The linga or lingam (Sanskrit for "symbol") is the symbol of the god Shiva and the form in which he is most commonly worshipped. The phallic symbol is the main object of worship in Shaivite temples and homes throughout India and the world.
The linga is a simple stylized phallus that nearly always rests on pedestal of a stylized yoni, or female sex organ. Together, the linga and yoni represent the power of creative energy and fertility.
History of the Shiva Linga
Scholars believe that the linga was revered by some non-Aryan peoples of India since antiquity, and short, cylindrical pillars with rounded tops have been found in Harappan remains. The Vedic Aryans appeared to have disapproved of linga worship, but literary and artistic evidence shows that it was firmly established by the 1st–2nd century AD. The linga's form began to be conventualized during the Gupta period, so that in later periods its original phallic realism was to a considerable degree lost.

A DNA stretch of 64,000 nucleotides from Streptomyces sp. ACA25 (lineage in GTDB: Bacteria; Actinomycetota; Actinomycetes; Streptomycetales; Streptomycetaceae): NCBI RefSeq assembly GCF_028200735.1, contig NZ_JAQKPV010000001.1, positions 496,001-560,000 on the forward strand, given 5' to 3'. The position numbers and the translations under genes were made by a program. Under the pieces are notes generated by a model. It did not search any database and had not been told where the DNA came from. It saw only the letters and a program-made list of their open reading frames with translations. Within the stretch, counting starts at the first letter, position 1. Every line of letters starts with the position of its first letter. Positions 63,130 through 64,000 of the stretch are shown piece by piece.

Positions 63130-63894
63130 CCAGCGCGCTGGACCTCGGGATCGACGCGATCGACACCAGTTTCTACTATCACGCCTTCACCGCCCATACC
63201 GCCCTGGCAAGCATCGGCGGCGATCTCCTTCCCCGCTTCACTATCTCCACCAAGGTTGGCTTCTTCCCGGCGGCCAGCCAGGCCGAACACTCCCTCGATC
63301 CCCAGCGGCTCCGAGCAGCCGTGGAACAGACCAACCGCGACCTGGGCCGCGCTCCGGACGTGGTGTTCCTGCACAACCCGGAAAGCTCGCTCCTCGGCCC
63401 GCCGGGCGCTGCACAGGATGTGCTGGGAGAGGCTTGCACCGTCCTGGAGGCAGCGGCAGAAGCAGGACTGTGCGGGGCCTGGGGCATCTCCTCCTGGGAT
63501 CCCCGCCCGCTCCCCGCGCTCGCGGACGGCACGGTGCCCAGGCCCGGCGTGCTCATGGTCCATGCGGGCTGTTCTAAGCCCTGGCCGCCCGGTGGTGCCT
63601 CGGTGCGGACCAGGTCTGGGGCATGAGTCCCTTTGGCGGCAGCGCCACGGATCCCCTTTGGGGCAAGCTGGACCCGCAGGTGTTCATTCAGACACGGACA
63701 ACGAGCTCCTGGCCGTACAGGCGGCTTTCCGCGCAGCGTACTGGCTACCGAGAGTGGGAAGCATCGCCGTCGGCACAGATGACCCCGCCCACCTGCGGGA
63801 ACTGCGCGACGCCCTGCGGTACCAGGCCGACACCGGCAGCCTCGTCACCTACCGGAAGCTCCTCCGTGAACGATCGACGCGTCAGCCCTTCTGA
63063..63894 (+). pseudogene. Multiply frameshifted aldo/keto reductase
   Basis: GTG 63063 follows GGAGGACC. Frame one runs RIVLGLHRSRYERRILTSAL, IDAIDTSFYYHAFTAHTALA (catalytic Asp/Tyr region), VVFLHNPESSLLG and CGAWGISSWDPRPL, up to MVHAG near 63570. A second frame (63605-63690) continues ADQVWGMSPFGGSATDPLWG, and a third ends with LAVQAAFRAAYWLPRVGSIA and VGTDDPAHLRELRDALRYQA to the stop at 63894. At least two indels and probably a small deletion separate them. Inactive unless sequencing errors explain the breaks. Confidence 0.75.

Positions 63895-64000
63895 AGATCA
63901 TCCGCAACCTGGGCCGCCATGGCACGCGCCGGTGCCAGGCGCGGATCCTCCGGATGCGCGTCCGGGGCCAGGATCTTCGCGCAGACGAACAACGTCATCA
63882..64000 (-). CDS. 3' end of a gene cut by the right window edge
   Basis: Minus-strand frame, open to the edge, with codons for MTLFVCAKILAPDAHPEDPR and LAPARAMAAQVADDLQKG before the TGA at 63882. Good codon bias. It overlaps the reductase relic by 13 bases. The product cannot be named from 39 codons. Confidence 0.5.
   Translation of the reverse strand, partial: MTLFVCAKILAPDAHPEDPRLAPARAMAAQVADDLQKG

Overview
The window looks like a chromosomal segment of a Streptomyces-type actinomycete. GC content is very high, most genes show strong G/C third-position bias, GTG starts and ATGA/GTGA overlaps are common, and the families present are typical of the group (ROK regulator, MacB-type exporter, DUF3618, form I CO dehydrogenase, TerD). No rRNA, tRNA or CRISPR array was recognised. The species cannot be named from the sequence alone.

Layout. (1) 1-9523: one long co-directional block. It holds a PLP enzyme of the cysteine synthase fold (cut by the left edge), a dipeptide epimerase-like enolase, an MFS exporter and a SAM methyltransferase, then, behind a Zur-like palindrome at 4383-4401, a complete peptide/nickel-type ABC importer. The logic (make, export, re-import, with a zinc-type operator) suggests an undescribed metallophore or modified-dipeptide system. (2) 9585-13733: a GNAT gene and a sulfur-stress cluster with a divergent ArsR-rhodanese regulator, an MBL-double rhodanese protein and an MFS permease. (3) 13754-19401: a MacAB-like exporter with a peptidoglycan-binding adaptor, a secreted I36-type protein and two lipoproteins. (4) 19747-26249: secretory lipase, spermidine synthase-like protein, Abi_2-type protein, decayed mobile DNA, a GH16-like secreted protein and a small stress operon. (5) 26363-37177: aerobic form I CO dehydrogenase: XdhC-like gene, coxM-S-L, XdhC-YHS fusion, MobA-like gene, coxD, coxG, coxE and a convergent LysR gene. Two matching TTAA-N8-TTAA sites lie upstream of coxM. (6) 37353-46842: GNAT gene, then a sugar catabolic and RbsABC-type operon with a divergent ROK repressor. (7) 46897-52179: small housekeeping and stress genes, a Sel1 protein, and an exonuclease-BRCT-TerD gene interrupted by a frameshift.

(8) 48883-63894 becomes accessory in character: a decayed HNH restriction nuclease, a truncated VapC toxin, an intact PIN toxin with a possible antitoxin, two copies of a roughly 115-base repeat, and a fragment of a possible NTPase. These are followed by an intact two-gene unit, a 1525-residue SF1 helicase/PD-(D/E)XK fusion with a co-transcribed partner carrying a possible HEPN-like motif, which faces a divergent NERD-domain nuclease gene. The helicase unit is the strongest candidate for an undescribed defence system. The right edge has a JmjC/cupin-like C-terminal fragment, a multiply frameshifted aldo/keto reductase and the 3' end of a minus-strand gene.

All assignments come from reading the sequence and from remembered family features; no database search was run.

Types of Lingas
Lingas range from temporary versions made of sandalwood paste or river clay for a particular rite to more elaborate ones of wood, precious gems, metal, or stone. There are precise rules of proportion to be followed for the height, width, and curvature of the top.
Variations include the mukhalinga, with one to five faces of Shiva carved on its sides and top, and the lingodbhavamurti, a South Indian form that shows Siva emerging out of a fiery linga to demonstrate his superiority over Vishnu and Brahma. Some lingas are topped with a cobra, symbolizing the kundalini chakra located at the base of the spine (see Kundalini Yoga).
The most revered lingas are the svayambhuva ("self-originated") lingas, which were made directly from light without human assistance. Nearly 70 are worshipped throughout India and are places of pilgrimage.
Rituals of the Shiva Linga
In the primary religious ritual of devotees of Shiva, the linga is honored with offerings of flowers, milk, pure water, fruit, leaves and rice.
- "linga." Encyclopædia Britannica (2007). Encyclopædia Britannica Online.
- John Bowker, ed., Oxford Concise Dictionary of World Religions (2000).